With all the economic gloom the past few months, we're ready for a message with a silver lining. I believe it's arrived and none too soon.
Economists across the country are predicting the general economy will begin expanding by midyear — or sooner.
“There are several reasons to be bullish about ag, too,” says Dave Kohl, Soybean Digest's trends editor and ag economist from Virginia Tech:
Sung Won Sohn, chief economic officer at Wells Fargo & Co., who's ranked as one of the top five U.S. economists by Bloomberg News, agrees. He pinpoints the recovery from the current recession by the second half of this year.
“This will be one of the mildest recessions we've had in the post-war period,” Sohn says. “For example, a popular measure, the jobless rate, is about 5.8% (at press time). In 1982, after one of the deepest recessions in the post-war period, the jobless rate almost hit 11%. In 1992, after the Gulf War, the rate was almost 8%.”
Sohn also claims that despite what you might think, “consumer confidence and the American economy are a lot more resilient than we give them credit for.”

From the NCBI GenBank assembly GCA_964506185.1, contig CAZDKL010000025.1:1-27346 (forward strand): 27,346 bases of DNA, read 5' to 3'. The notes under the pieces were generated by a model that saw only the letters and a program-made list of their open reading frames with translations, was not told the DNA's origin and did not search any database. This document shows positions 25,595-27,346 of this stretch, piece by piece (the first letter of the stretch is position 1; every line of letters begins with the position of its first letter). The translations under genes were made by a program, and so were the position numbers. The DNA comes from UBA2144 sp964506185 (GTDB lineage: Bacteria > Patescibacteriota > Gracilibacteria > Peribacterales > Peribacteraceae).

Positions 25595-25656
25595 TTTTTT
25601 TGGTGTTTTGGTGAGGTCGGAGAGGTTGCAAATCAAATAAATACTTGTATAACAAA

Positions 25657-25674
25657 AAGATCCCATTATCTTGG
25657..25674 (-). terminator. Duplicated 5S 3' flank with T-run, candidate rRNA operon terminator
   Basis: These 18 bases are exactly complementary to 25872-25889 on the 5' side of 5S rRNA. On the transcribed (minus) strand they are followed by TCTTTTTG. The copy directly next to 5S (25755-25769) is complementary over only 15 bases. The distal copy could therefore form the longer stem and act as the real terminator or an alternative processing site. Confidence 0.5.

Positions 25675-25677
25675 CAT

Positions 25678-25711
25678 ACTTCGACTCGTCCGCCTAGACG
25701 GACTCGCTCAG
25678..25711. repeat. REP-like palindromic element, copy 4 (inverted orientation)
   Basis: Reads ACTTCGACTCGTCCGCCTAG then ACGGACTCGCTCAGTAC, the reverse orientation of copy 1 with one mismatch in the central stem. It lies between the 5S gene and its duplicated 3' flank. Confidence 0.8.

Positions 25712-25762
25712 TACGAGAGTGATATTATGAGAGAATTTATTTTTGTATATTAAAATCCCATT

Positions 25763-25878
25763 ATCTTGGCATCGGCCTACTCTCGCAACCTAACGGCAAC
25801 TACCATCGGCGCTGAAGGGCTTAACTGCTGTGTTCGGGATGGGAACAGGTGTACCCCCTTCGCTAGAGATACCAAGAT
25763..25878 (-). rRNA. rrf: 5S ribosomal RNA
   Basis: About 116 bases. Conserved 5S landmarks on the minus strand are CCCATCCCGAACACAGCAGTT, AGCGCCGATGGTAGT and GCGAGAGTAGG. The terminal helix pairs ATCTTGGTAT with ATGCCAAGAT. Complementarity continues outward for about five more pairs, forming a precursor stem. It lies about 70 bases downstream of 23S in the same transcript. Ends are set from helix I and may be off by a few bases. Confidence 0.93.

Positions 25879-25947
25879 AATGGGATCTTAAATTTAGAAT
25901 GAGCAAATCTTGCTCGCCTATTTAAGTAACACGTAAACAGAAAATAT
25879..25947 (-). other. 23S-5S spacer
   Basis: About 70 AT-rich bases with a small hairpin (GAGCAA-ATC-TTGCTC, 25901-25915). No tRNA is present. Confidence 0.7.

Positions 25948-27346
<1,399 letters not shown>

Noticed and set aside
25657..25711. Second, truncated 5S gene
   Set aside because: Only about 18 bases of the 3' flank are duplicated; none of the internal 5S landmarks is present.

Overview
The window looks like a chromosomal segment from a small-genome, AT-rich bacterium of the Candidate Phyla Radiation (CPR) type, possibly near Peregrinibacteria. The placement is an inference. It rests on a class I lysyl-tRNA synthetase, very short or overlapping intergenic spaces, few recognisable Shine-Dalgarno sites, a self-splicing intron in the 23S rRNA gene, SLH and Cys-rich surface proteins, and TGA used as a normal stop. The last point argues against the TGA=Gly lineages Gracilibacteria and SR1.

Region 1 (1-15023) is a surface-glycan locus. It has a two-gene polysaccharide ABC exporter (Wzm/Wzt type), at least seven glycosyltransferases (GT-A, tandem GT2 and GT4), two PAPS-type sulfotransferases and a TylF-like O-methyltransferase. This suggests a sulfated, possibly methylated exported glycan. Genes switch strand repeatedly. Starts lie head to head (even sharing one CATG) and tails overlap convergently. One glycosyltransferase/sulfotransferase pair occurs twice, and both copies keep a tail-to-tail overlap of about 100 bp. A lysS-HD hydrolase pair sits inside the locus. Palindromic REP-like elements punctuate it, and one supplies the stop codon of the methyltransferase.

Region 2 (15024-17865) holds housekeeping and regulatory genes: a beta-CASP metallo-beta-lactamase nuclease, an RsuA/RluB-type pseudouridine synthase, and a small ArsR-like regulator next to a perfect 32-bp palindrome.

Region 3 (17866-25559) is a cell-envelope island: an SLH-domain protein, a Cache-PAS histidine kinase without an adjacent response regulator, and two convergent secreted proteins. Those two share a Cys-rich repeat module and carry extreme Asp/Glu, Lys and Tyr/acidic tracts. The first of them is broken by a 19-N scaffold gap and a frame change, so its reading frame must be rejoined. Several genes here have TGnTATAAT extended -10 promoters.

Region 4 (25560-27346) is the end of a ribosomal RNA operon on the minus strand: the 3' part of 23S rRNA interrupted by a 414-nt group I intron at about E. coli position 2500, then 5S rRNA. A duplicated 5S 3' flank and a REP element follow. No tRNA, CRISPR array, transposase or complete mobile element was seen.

When you look around, that's almost hard to believe until you listen to his rationale. He points to the $40 billion in tax cuts and tax rebates provided before Sept. 11. Then after the attacks, the government supplied a $40 billion bailout package (airlines, New York rebuilding, etc.) and now the pending economic stimulus program that could pump an additional $75-100 billion into the economy.
Still another reason for his bullish optimism focuses on what he calls the oil tax cut. In 2000, crude oil was $32 a barrel, mostly in the form of additional OPEC taxes. Now, the price is anywhere from $18 to $22 a barrel. That shift alone means consumers have a whopping $100-150 billion more in buying power — an especially bright spot for farmers.
So let's hope the experts are accurate and we'll indeed climb out of the recession quickly. We're poised and ready.